Seven gave me a chance to experiment. I surrounded myself with some really smart and energetic people and we got to work on shaking up breakfast and then morning television. Loved every second.
That said, the media can take over all elements of your life. It took me way too long to figure out the work-life balance and when I had, I realised that my twenties had vanished. So, be careful!
3. With digital technology and communication platforms evolving at such a rapid pace, where do you see the TV industry headed in the next 5 years?
Television is changing. No doubt. But claims that mainstream TV is dead are just so silly. I think rather than replacing the big boys, new forms of media will work WITH the big boys – making the experience even better for the user.
So, we’re now seeing shows that integrate social media into their formats. We’re seeing new apps that allow viewers to have conversations while watching their favourite shows with other fans of the show. Accompanying content and broader integrated conversations are the way forward. And that’s really cool.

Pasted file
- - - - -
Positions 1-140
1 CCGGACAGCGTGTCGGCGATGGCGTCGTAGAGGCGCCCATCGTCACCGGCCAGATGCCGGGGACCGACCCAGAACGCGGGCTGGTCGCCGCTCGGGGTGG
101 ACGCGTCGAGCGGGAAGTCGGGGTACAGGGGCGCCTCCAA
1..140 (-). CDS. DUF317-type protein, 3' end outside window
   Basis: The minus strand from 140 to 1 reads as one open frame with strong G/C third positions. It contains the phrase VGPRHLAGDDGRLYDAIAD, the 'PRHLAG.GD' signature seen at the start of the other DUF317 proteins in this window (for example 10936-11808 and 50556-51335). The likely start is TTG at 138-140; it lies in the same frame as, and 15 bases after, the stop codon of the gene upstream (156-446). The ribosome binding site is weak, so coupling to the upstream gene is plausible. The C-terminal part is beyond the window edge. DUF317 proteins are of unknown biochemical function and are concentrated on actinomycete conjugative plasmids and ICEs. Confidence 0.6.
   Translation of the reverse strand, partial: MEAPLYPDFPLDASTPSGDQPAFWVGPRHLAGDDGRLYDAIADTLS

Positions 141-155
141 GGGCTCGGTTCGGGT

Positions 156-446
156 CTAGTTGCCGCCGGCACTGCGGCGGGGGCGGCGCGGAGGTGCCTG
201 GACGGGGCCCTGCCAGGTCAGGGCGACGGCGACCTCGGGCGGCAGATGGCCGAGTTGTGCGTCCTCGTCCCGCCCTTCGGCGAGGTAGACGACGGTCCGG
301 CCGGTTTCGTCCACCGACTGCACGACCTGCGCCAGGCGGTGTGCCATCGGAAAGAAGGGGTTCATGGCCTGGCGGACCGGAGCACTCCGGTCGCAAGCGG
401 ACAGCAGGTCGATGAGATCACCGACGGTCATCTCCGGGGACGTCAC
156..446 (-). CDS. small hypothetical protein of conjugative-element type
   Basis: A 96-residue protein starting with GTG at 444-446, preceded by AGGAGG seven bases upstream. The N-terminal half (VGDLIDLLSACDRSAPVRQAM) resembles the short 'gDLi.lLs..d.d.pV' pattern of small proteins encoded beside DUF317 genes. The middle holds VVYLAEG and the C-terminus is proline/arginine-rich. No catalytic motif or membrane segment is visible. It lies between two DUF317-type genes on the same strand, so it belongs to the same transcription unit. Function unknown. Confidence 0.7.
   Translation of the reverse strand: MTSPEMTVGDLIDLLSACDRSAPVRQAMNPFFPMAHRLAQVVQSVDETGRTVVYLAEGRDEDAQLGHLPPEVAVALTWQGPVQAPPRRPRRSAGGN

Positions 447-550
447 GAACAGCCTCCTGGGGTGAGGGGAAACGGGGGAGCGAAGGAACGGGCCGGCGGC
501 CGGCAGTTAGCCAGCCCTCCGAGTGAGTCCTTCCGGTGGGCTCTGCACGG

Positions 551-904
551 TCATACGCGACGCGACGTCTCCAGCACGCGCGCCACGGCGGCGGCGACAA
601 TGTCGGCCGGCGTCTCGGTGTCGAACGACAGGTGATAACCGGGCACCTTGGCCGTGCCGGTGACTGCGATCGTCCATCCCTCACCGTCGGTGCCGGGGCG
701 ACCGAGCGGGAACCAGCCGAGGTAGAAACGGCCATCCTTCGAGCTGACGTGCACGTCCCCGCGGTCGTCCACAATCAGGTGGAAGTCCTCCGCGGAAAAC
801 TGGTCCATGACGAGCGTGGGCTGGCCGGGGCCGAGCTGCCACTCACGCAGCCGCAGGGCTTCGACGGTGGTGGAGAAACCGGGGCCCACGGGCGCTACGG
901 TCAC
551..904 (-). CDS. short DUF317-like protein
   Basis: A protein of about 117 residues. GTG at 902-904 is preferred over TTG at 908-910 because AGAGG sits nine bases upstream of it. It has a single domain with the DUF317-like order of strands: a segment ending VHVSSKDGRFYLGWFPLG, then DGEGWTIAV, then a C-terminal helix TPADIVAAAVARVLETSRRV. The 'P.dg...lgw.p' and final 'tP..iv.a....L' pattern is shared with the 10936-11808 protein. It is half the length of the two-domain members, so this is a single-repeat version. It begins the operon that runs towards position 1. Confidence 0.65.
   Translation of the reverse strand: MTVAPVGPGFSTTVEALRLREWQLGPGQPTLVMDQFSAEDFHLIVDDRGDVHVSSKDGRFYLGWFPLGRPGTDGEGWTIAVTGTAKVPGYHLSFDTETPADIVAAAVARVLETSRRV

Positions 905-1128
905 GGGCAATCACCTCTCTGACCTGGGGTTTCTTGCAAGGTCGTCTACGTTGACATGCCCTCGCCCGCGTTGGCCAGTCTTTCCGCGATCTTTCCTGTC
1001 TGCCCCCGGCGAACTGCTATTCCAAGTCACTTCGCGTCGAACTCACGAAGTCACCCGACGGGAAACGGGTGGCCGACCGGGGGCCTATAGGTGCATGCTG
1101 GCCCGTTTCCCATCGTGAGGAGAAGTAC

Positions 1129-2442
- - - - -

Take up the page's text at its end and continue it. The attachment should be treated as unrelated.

You’re also seeing more options for users – whether they be online or on-air. So brands are evolving. Sunrise is a good example. Sure – our main game is our broadcast time from 6am to 9am but we now have producers who are constantly pumping content out via our website or the apps 24/7. It’s about ensuring that users get more out of us. There shouldn’t be a disconnect at 9am. The conversation simply continues.
4. You’re currently juggling multiple projects on hand; working at Channel Seven, opening up The Ginseng Baths, on the board of the Griffin Theatre Company – how do you manage your time? Do you find yourself planning everything out?
I think everyone needs to look at their schedules – no matter what work they do. Sorry about getting philosophical, but life is so short. I like the idea of jamming as much in as possible so I can contribute as much as possible and gain as much as possible. I also like variety.
I think too many people fall into a default position: get up, go to work, come home, eat, go to bed. Repeat. I am probably allowed more flexibility than most – but I also insist upon it. Variety gives your mind much more energy.
5. And lastly, for students out there aspiring to carve a career in the media industry, any tips on how to make it?
Enthusiasm. No point getting into this industry unless you have passion. I meet too many people who expect to be fast tracked to fame. Firstly, most of the fun happens OFF camera. Secondly, you need to earn your stripes. Expecting to simply get work at Sydney’s biggest agency or station is unrealistic – and frankly, no fun. The journey is cool.
Oh, and everyone in the industry should be getting their heads around social media. I’m not just saying that because of my role. Engagement is the future. Actually, engagement is the present. So, people need to know how to engage. Not that frightening really and you could just make some new friends!